Brown paper pads may be used to pack heavier and larger items such as countertop appliances. They should be placed in 3.1 cubic foot moving boxes for easier handling. If a brown paper pad is too large for an item, cut the sheet in half. Keep all appliance parts together in the same box.
Keep in mind, larger moving boxes can quickly become extremely heavy: try lifting a box before you seal it with tape to make sure that its weight is manageable.
Televisions, Computers and Stereos:
Before moving or packing any televisions, tape the front control panel closed. Remove or recess fully the antenna. Keep careful track of remote controls to any electronic devices, as these items are often misplaced during a move. In most cases, the cable television remote and the cable box must be returned to the local cable company. They should not be packed or moved.
Coil and tie/tape the electrical cords on all appliances. Tapes and CD’s should be removed from electronic equipment before being prepped or packed.
If you don’t have the original factory packing for your expensive electronic equipment, you should not attempt to move the items yourself. Consult a professional mover for further guidance.
Never pack flammable items…matches, sterno, aerosol cans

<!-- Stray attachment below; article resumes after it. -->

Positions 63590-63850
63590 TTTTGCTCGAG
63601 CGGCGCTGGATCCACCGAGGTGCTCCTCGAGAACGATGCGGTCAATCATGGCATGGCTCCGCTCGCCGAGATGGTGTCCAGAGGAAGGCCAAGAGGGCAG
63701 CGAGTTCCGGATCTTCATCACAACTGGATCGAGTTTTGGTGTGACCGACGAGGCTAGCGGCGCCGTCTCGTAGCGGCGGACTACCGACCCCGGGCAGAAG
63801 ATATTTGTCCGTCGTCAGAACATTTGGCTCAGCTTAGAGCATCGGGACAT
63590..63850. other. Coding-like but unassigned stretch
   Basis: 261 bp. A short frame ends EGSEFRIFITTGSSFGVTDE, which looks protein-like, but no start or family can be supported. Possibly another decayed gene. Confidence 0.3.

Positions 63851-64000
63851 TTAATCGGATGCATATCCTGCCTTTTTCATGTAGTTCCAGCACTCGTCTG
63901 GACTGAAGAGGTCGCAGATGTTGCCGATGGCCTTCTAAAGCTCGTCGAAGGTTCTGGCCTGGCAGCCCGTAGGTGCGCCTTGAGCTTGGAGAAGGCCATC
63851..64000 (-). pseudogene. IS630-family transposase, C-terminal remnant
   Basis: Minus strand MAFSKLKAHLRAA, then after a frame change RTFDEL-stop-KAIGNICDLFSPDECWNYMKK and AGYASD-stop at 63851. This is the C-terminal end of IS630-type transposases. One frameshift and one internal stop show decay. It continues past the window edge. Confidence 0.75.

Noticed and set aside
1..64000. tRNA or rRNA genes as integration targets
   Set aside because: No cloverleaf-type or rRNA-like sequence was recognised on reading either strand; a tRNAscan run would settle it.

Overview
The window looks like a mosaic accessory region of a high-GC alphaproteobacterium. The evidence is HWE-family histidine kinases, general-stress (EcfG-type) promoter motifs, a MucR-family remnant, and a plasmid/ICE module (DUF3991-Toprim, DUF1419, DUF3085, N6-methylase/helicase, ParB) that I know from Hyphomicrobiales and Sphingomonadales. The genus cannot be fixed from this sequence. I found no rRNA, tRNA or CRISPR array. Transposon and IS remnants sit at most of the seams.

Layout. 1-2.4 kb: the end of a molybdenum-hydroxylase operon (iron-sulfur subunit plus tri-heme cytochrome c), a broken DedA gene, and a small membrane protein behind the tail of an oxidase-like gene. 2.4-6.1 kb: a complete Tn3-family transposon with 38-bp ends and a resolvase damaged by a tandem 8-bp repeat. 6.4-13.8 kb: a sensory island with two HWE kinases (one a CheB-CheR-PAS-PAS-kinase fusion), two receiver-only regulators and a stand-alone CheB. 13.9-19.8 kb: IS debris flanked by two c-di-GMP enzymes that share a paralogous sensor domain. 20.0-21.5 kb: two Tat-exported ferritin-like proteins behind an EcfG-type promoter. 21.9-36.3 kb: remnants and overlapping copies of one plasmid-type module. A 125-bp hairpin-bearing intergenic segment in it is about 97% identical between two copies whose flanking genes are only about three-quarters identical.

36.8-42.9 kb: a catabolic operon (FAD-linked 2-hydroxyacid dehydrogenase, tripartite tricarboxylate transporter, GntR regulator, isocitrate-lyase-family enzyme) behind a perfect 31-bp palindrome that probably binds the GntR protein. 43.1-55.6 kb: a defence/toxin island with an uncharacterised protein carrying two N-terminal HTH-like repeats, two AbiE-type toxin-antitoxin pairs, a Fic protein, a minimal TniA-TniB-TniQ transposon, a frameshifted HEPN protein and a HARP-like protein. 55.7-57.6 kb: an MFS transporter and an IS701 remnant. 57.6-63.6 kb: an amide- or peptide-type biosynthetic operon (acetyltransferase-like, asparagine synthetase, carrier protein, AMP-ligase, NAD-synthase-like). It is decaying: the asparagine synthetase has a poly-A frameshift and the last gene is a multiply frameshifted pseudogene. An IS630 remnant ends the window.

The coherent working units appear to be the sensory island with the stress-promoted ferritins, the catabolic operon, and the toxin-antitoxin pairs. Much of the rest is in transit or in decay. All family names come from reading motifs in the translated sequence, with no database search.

Pots and Pans:
Always wrap pots and pans before placing them into moving boxes. If the newsprint is not large enough to properly cover the piece, overlap two or three sheets of paper. When possible, “telescope” or “nest” pots and pans together to efficiently utilize space. Lids should always be packed in the same moving boxes as the pots and pans they belong to. Pots and pans should always be packed in the 3.1 and 4.5 cubic foot size boxes.
Non-perishables can be boxed in 1.5’s or 3.1’s. Make sure all box and bottle tops are secured before packing them. Generally, there is no need to wrap food boxes or plastic bottles in plain newsprint paper. Use crumpled paper only to prevent shifting inside a packed box.
Perishables from the refrigerator should be placed in a cooler on the day of the move.
Use the 1.5 cubic foot box to pack wine. Like all other “fragile” boxes, cushion the bottom of the 1.5 with bumpers. Wrap each bottle in several pieces of newsprint and lay it on its side in the box. This prevents the cork from drying out, especially if your wine remains in the packing boxes for a while in your new home.